Venture Capital and Private Equity continue to play a major role in the franchise industry and it seems to be increasing since 2012. What’s driving this trend?
- Scalable Investment – franchise growth allows for substantial, fast and efficient growth when compared to traditional organic growth. Franchises can be opened quickly and the franchisor has significantly less operating overhead to manage the system.
- Franchisees typically outperform company owned locations. With “skin in the game”, an owner operator mentality and an onsite owner, franchised businesses have a much higher likelihood of success, profitability and customer experience.
- Good franchise owners bring solid local market knowledge which is difficult to obtain through company owned growth.
- Franchisees will have a longer tenure with a brand than an employee in most cases allowing for better unit economics resulting from time in the business and a better understanding for the culture of the brand.
- Franchise system growth is on the rise in the U.S. and globally. Consumers prefer established brands, familiarity with a business model and more investors are putting capital towards franchise investments since the market recovery in 2012.
All of these factors create an obvious investment opportunity in growing franchise brands and have pushed valuations for quality franchise systems higher. In 2014, several franchise system acquisitions were valued as high as 19 X EBITDA.
In the last year, private equity continued to play an important role in franchising. Private equity offers a franchisor with a growing franchise system a promising pathway to rapid growth. An investment group can assist a franchise company strategically, tactically and with economies of scale.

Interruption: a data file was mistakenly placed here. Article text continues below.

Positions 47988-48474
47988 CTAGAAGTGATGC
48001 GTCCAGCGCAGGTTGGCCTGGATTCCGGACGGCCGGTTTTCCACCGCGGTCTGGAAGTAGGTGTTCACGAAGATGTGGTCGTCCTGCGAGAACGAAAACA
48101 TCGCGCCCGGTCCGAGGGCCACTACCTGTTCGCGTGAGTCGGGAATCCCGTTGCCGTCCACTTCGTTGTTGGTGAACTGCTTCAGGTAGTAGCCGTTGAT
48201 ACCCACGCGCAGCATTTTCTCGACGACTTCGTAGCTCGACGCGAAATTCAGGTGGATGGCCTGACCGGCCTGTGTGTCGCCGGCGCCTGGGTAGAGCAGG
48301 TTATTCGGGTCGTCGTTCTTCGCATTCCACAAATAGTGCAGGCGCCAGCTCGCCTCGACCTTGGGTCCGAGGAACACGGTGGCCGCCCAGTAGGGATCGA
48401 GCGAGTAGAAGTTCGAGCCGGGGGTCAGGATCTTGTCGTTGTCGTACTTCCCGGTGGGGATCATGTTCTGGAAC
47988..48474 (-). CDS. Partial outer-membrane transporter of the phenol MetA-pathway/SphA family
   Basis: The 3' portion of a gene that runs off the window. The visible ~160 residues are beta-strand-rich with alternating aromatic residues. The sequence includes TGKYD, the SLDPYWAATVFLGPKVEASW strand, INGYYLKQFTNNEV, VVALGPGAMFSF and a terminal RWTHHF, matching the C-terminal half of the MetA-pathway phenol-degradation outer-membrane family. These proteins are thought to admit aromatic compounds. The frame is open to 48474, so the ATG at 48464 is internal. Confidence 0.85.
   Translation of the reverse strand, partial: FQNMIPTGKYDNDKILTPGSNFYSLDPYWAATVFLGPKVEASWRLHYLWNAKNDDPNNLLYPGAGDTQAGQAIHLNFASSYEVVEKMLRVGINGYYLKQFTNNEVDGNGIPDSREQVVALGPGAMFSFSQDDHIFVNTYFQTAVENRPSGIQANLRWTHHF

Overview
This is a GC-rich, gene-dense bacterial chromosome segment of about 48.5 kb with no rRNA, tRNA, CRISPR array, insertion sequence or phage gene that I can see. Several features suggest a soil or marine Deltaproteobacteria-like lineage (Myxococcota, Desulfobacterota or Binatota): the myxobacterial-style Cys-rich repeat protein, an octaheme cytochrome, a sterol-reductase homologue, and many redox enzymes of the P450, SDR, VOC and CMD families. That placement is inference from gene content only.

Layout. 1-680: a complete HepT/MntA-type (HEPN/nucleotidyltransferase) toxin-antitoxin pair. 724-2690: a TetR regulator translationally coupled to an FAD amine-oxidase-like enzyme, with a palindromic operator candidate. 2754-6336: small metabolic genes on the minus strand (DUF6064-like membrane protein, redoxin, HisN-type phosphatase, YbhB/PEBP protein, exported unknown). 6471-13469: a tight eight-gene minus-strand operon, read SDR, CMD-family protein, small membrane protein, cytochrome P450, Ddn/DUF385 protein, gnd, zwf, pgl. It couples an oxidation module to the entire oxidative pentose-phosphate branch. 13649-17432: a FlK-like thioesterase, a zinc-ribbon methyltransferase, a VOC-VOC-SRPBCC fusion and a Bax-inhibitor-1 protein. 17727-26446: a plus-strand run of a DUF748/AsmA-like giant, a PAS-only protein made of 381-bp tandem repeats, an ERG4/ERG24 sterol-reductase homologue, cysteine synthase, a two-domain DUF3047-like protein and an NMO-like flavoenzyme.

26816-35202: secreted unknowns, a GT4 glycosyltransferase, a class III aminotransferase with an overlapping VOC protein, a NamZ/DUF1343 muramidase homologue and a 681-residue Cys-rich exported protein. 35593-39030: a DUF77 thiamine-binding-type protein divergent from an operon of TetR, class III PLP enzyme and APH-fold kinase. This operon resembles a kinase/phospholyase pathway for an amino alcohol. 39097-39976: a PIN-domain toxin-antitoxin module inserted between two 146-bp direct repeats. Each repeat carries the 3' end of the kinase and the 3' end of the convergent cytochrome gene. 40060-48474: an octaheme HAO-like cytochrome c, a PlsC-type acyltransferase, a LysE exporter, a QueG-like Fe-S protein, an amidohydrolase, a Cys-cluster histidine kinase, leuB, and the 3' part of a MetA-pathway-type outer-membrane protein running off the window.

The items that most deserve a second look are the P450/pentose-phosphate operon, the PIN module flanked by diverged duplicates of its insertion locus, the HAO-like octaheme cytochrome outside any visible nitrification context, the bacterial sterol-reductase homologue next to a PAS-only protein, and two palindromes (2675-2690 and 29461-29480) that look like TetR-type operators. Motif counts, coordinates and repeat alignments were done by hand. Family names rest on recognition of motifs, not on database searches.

Private equity sees value in the ongoing royalty stream of a franchise system. Franchised restaurants, hotels and retailers also typically have higher valuations than non-franchised businesses. This point was brought home to me at the Capital Roundtable “Private Equity & Franchising” event in New York City in October 2014. Using numbers from Capital IQ, Matt Kelly, of North Point Advisors in San Francisco, demonstrated that publicly traded restaurant, hotel and retail companies headquartered in the U.S. with a high percentage of franchised outlets tended to trade at higher valuations than those with just a few franchises. In the group of companies he identified, the multiple of enterprise value to EBITDA averaged 9.7 in the companies less than 30% franchised. Those 30% to 60% franchised had an average multiple of 12.2x. Those more than 60% franchised had an average multiple of 15.0x.
Here is a quick rundown of private equity acquisitions of franchise systems in 2014:
2013 saw the following notable private equity franchisor purchases:
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